Terrible Table Manners
Enrollment is up at many charm schools, these institutions of polish and posture that rehearse life in high society. Ladies want instruction on accessorizing their look- pearl placement, eye shadow application, teeth whitening- to court a mate. Gentlemen want coaching on executing the handshake, fleshy enough to communicate warmth but firm enough to mean business.
While the soft skills of upward mobility get practiced in the parlor room, the living room, and the board room, every finishing school ultimately ends up in the dining room. Because mastering mealtime etiquette is a prerequisite for graduation, students perfect how to drink from the stemware without leaving a lipstick mark and keep the pinky finger in while sipping tea.
Miles and miles away from the Jerusalem elite, peasants came running as word leaked Jesus was nearby. When the hungry masses found him on the shoreline, he was looking for a box of tissues and a darkened corner to grieve the beheading of his dear mentor. The disciples, overwhelmed by the impossibility of feeding twenty-five thousand, point people towards the exits.
But Jesus, even more heart-wrenched by the crowd’s starvation, commands the twelve to collect their heels of Wonder Bread and tins of sardines. Gathering it all up, Jesus says grace and hands the offering of bread and fish back to the disciples to pass out. Even though the details differ on how the multiplication occurs, this is the only miracle story recorded in all four Gospels. Considering the centrality of the table, according to Matthew’s version, what do we learn about Jesus as dinner host?
Matthew 14:13-21 Now when Jesus heard this, he withdrew from there in a boat to a deserted place by himself. But when the crowds heard it, they followed him on foot from the towns. When he went ashore, he saw a great crowd; and he had compassion for them and cured their sick. When it was evening, the disciples came to him and said, “This is a deserted place, and the hour is now late; send the crowds away so that they may go into the villages and buy food for themselves.” Jesus said to them, “They need not go away; you give them something to eat.” They replied, “We have nothing here but five loaves and two fish.” And he said, “Bring them here to me.” Then he ordered the crowds to sit down on the grass. Taking the five loaves and the two fish, he looked up to heaven, and blessed and broke the loaves, and gave them to the disciples, and the disciples gave them to the crowds. And all ate and were filled; and they took up what was left over of the broken pieces, twelve baskets full. And those who ate were about five thousand men, besides women and children.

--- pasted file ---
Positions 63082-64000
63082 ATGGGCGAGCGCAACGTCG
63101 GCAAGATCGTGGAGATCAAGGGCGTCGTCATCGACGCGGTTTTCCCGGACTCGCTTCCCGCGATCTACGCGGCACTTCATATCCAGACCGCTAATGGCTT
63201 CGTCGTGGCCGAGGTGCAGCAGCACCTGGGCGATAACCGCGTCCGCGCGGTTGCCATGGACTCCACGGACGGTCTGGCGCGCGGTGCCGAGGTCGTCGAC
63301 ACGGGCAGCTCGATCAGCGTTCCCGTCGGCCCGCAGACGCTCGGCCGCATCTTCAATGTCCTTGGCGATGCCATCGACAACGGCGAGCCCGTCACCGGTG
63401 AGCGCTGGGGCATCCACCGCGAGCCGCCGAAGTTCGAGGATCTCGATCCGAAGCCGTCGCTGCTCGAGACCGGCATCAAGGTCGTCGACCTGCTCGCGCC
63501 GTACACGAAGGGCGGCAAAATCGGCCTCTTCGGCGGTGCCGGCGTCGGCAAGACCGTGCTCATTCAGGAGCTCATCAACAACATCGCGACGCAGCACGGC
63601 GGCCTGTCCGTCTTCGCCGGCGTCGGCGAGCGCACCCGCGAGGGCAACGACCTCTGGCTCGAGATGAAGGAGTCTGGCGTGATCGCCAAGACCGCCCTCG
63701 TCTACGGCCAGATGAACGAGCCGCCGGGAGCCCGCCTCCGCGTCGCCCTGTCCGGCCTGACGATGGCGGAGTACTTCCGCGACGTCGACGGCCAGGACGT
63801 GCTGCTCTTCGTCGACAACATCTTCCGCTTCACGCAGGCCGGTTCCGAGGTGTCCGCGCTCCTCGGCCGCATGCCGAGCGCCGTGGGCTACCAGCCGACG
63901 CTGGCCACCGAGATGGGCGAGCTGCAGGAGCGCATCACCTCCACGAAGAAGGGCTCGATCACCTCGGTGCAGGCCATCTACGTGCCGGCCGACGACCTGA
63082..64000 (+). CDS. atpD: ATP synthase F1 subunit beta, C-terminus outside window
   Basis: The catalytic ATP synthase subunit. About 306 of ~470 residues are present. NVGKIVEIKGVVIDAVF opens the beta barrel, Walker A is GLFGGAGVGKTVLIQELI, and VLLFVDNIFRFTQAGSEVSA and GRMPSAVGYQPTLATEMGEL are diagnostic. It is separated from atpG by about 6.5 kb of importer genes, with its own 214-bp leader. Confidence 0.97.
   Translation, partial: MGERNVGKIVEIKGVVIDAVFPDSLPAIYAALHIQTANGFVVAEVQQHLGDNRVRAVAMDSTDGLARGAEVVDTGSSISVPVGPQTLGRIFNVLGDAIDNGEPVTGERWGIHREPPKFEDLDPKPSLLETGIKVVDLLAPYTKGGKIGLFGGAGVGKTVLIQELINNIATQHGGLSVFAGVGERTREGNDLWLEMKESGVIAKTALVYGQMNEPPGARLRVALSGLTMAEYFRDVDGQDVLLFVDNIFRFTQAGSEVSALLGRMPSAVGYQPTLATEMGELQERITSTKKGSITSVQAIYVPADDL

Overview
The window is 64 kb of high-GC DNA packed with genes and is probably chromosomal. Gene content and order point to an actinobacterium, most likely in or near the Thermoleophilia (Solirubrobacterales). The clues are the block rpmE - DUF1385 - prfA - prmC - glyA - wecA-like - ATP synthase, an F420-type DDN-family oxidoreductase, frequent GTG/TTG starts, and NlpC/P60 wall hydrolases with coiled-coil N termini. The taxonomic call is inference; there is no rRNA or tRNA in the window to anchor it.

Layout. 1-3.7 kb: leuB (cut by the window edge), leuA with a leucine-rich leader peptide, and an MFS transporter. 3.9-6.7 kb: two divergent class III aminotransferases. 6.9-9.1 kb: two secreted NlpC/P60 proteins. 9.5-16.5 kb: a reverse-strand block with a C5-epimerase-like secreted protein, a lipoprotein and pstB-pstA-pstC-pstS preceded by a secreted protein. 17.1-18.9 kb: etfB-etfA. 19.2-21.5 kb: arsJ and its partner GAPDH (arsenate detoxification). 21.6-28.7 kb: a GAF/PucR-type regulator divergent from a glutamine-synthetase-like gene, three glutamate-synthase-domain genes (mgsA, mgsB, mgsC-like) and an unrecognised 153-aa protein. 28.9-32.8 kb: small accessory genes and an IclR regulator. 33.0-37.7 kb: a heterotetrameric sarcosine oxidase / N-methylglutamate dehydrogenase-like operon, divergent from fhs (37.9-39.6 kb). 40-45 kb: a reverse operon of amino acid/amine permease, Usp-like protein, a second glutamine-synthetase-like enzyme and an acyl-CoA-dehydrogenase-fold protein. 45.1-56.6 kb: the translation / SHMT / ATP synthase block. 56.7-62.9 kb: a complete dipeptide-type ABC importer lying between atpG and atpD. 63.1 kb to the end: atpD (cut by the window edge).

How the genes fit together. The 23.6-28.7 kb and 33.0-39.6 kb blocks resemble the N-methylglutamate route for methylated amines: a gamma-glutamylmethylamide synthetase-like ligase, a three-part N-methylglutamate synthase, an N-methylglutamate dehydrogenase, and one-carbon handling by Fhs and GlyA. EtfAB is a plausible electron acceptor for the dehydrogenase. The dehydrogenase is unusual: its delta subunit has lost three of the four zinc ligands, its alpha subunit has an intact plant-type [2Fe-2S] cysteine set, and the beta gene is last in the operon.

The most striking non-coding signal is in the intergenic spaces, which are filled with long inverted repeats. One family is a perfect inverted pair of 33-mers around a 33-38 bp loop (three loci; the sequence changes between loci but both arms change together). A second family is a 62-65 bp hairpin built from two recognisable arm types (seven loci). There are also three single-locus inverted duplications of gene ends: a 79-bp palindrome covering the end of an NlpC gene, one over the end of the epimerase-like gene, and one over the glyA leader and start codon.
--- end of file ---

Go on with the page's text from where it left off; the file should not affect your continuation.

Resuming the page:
That all are welcome at God’s table.
He believes in our potential for miraculous ministry more than we do.
There’s not just enough to go around but more than enough.
The racist cop slapped his nightstick behind their necks; the manager of Woolworths demanded the students get out; the clerk made clear your kind could only purchase items off the menu to-go. Still, the Greensboro Four sat down at the counter, emboldened by the Freedom Riders, resolute on their stainless-steel stools, politely ordering lunch, repeatedly denied service, unprovoked despite the threats, prepared to die like Emmett Till for the cause. On February 1, 1960, Franklin McCain, Joseph McNeil, Ezell Blair Jr., and David Richmond, all freshmen at North Carolina A&T University, refused to stand up from their sit-in, taking their protest to the stronghold of Jim Crow: the table.
Painfully, the South wasn’t the first place to legislate segregation. Before America invented race, ancient Jewish society, as defined by the self-righteous, divided human beings into pious and profane, the chosen people and everyone else. Nowhere was this more pronounced than at mealtimes: the kosher and clean found their names on the guest list, while the dirty and defiled didn’t get an invite. For a respectable person of faith, defying the religious order and raising a glass among bad company was unconscionable.
Knowing every inch of the dinner table is contested territory, Jesus undermines the segregationists by welcoming the non-observant Jew and the brown Palestinian, the unbelieving man and the adulterous woman, the swindling tax collector and the whining toddler all to dine with him. In fellowship, he prepares his banquet without a seating chart, instructs the mixed crowd to recline in the green grass, asks the disciples to pass out loaf and fish equally, and urges everyone to satisfy their hunger and more.
As dinner host of the feeding of the five thousand, Jesus is no southern gentleman steeped in social graces but rather a Messiah with terrible table manners. Jesus is a Messiah with terrible table manners. As if this miracle wasn’t enough, he eats his way through the entire Gospel: pita sandwiches with Levi, hummus dip with Zacchaeus, the wedding reception in Cana, the Last Supper, and Easter brunch on the beach. He’s a glutton of commensality, unrolling his silverware on nearly fifty occasions.
Because of the crumbs in his beard, Jesus never graduated from charm school and doesn’t care if we confuse the soup and dessert spoons. But he does care who we slide into the booth beside. Thankfully, there are three meals a day, twenty-one chances a week, and one thousand and ninety-five opportunities a year to practice Christianity’s deplorable decorum.
The table is ready. All that’s left is sitting down to eat with the wrong people.